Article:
Local writers Tom Springer and Lorraine J. Anderson will join forces to discuss “the hometown writing life” on Saturday, September 11 at 11 a.m. at Lowry’s Books & More in downtown Three Rivers.
Springer’s most recent book, a collection of essays called The Star in the Sycamore, was published in June 2020. Anderson published a murder mystery, Two x Four x Murder, in March 2021.
The two will share their experiences as writers in the context of the Three Rivers community. Springer said, “As a general format, we’ll discuss how we became writers and some of the benefits and pitfalls of writing in a small town where people know exactly what you’re writing about.” Anderson added, “I always try to hide exactly where I’m talking about, but at least in this latest book, there is one very recognizable character who a long-time resident will recognize. I tried to create a different backstory for him.”
Springer said, “I’ll also discuss the writing process since people often want to know ‘where our ideas come from.’ I know nothing about writing fiction and look forward to hearing how Lorraine does that!”
The authors’ books have little in common in terms of content, but both draw from influences in the local community. “I do know that living in Three Rivers provides fertile ground for writers,” Springer said, noting “the Dickensian characters who hung around my Dad’s barber shop; the wild rivers and woods that are always just minutes away; the free-range childhood that was only possible in the 60s and 70s.”
The name of the event stems from the fact that both authors attended Ruth Hoppin Elementary School together in the same grade from the late 1960s to early 1970s. Springer also wanted to honor Ruth Hoppin, “a phenomenal 19th century woman from Three Rivers: the University of Michigan’s first female graduate, an accomplished botanist who dove for sea creatures (no scuba gear then) in the South Pacific, and taught at Oberlin College. She moved to Park Township as a pioneer and her descriptions of the prairie flora are both stunning and scientifically accurate. What a great role model for girls/women in STEM careers and I hope students at Hoppin School can learn about that.”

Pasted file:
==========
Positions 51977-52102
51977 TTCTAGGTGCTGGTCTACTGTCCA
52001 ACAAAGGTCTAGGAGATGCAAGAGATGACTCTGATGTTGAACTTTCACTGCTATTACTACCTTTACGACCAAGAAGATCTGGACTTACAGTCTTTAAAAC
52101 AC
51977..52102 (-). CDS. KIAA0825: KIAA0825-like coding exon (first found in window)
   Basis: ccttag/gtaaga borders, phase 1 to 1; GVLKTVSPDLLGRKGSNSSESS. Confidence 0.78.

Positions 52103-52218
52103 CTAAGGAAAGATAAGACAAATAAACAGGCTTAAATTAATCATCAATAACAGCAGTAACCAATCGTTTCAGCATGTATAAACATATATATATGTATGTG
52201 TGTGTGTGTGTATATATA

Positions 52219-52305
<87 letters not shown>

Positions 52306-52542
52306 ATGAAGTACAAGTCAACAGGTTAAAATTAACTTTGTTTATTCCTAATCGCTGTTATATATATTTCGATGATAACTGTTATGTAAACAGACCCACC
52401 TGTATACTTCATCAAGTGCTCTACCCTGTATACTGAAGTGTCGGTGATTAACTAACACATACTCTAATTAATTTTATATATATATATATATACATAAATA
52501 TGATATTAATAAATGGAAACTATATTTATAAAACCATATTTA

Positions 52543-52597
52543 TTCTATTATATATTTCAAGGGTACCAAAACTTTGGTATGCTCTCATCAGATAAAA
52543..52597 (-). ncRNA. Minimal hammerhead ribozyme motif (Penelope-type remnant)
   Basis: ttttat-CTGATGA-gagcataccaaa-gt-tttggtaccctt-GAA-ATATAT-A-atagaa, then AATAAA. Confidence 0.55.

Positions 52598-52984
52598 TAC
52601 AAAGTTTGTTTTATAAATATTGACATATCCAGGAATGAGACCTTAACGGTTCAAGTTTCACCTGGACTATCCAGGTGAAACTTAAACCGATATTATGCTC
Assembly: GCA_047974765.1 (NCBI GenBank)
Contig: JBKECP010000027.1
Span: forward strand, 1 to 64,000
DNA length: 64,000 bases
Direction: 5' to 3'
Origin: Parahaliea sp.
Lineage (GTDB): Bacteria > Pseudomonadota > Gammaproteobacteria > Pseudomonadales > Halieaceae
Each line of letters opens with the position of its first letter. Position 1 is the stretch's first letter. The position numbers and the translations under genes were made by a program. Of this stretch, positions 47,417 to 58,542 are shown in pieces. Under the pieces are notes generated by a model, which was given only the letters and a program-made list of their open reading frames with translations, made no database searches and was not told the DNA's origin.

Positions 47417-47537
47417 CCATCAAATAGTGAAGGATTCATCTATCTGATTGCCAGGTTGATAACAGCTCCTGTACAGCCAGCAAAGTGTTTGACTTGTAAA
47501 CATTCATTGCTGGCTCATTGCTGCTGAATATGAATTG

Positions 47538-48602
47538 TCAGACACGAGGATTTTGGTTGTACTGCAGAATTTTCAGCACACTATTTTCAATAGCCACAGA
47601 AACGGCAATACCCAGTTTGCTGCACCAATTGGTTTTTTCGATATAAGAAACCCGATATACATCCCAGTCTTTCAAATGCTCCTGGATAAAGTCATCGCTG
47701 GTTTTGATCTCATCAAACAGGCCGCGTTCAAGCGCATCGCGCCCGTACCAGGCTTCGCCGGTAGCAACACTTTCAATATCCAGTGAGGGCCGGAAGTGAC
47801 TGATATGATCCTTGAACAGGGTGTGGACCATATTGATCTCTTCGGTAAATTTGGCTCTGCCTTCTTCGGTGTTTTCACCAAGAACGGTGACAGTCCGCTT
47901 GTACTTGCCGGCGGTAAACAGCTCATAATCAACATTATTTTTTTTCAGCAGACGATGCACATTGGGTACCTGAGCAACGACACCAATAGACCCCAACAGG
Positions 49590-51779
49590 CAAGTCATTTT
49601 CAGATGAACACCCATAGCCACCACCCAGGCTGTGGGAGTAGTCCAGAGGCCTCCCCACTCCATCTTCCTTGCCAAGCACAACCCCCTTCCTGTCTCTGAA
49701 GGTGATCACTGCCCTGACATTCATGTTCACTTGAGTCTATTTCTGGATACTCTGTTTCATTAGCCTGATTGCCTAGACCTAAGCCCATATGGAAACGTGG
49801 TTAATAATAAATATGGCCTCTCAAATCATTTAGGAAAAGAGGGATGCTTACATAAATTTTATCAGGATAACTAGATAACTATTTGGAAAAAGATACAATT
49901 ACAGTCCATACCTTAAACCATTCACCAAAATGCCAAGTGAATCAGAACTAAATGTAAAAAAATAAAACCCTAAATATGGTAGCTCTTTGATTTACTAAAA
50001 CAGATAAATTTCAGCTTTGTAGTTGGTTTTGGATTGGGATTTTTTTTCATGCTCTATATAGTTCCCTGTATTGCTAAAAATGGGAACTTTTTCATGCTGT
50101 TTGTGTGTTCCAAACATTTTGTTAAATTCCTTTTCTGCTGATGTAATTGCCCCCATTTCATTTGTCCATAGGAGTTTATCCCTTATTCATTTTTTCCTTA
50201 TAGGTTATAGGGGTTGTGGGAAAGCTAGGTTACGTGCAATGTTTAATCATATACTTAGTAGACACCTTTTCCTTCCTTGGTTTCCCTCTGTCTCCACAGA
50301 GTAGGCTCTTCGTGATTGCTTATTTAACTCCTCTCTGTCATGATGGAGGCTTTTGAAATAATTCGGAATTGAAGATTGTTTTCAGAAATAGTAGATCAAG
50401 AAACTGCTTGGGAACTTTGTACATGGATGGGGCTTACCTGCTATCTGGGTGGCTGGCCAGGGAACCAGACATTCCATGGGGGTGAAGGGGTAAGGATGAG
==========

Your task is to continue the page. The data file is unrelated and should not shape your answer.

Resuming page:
What keeps these authors writing? “At the moment, I’ve been going through a dry spell,” Anderson said. “But I enjoy making up stories and characters, even though I’m a lousy liar in person. I wrote a humor column for the school newspaper, and I amuse myself by trying to write in the style of Erma Bombeck and Dave Barry.”
Springer said, “What keeps me writing is when I discover a local story that begs to be told. Small Midwestern towns can suffer from either corny boosterism or an inferiority complex that says nothing important ever happens here. But it does. We just have to take time to write about it.”
Deborah Haak-Frost is the Caretaker for Community Engagement at GilChrist Retreat Center in Three Rivers, and volunteers with *culture is not optional, a Three Rivers-based community development organization.